My personal philosophy is that samples suck, and pure synthesized sounds are much more interesting. Ten plus years of Synclavier programming will do that to you. So, just as soon as I was comfortable with the Axon, I added a Yamaha FS1R FM/Formant Sequence synthesizer sound module to my rig - it's going to take a couple of years to become a virtuoso programmer of this thing - which is the best synth ever, if you like digital.

Check this out:

The formants allow you to program this synth to talk! Like I say, screw samples.

If you're into the old fat analog sound, there are just a gazillion older Roland analog synth sound modules you could get into, but remember to keep is as simple as possible at first and master one task at a time. No matter how good you are with this stuff, you can overwhelm yourself with a complex MIDI guitar system if you don't take it a step at a time. I've been playing synth guitar for twenty-five years, and when I got the Axon, I started over from scratch: Playing scales cleanly so the unit could track them.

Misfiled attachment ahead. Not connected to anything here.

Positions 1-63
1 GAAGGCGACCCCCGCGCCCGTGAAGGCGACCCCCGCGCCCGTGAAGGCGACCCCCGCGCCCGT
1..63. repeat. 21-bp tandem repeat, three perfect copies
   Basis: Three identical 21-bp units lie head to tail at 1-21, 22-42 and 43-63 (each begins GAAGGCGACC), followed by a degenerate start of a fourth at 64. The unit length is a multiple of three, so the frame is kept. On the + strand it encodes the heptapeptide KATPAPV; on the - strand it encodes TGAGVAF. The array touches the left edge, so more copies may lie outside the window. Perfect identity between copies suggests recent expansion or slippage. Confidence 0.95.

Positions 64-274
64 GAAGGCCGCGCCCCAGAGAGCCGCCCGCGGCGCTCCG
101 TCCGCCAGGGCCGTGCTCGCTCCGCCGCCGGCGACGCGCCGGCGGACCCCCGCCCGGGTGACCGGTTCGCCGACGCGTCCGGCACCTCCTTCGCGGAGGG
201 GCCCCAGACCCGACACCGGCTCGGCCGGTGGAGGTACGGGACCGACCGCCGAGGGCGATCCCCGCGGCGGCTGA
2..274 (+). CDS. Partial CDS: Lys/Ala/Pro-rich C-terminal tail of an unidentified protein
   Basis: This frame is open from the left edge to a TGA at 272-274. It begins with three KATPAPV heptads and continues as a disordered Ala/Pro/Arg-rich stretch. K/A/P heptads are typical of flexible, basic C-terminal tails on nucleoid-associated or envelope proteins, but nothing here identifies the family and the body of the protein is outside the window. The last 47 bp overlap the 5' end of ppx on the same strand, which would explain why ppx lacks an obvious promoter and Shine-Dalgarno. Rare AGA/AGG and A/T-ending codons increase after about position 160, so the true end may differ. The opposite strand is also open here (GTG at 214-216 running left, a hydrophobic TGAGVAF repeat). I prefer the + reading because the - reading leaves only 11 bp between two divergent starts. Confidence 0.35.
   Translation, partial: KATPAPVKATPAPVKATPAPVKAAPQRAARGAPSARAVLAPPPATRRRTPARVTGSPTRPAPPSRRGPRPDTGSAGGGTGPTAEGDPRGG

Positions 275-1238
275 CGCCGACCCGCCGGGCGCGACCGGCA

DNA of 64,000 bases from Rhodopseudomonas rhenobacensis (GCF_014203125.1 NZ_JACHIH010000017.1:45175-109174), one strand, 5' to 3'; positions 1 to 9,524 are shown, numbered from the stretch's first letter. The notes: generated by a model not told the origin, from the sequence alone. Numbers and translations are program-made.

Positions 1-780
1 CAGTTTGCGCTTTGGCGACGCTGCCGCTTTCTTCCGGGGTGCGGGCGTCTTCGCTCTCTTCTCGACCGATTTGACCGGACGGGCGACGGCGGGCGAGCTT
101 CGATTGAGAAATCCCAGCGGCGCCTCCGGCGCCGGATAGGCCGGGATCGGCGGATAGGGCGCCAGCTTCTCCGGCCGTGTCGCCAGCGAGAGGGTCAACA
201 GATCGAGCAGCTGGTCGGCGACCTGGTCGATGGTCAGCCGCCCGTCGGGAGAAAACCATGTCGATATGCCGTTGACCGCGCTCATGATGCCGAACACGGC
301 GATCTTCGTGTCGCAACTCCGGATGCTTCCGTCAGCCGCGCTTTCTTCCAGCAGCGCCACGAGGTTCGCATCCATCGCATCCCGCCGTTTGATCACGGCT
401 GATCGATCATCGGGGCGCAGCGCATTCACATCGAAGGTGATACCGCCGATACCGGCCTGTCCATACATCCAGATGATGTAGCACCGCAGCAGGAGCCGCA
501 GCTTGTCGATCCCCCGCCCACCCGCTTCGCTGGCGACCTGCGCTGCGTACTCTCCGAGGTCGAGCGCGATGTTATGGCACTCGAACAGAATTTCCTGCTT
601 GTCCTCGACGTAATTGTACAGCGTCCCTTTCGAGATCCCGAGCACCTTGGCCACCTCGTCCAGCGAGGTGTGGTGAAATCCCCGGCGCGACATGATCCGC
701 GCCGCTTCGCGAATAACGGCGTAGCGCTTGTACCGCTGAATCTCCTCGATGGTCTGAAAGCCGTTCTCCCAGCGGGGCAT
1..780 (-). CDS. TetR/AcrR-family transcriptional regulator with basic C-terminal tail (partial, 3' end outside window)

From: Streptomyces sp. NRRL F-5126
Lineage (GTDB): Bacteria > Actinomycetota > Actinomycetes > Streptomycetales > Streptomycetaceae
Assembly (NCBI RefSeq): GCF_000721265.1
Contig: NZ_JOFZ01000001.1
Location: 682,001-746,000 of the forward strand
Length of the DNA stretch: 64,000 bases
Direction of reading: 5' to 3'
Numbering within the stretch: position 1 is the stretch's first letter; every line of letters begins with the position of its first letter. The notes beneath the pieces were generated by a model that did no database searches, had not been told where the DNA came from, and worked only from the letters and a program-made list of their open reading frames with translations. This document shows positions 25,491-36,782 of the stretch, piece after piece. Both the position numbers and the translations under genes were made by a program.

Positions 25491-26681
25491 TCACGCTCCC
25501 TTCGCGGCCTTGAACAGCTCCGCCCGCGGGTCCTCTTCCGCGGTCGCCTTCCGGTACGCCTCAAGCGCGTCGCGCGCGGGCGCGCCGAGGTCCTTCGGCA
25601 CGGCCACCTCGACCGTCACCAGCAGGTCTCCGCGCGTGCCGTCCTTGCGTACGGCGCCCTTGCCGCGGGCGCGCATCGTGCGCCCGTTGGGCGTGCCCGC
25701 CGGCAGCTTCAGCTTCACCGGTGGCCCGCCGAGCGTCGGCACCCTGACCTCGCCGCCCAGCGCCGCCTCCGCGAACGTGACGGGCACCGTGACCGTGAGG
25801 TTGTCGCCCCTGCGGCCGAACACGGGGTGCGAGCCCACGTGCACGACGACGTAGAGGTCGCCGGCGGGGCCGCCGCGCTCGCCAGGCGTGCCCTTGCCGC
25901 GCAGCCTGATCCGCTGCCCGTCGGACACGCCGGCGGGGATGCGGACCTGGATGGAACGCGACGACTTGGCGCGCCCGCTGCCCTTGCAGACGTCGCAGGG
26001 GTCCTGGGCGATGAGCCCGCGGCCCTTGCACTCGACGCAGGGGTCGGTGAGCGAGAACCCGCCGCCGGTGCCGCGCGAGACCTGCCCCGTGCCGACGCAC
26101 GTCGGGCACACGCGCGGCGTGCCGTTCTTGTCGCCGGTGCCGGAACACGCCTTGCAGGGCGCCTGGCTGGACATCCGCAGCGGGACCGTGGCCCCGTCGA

If you end up one of the few winners in this game, you'll end up with a rig that looks ominously cool on a darkened stage before the lights come up (Hey, these considerations are important)...

... you'll be playing some very high tech guitars...

... and you'll be the hero who tamed the digital beast.

Good luck... you're gonna need it. lol.


Post a Comment

Links to this post:

Create a Link

<< Home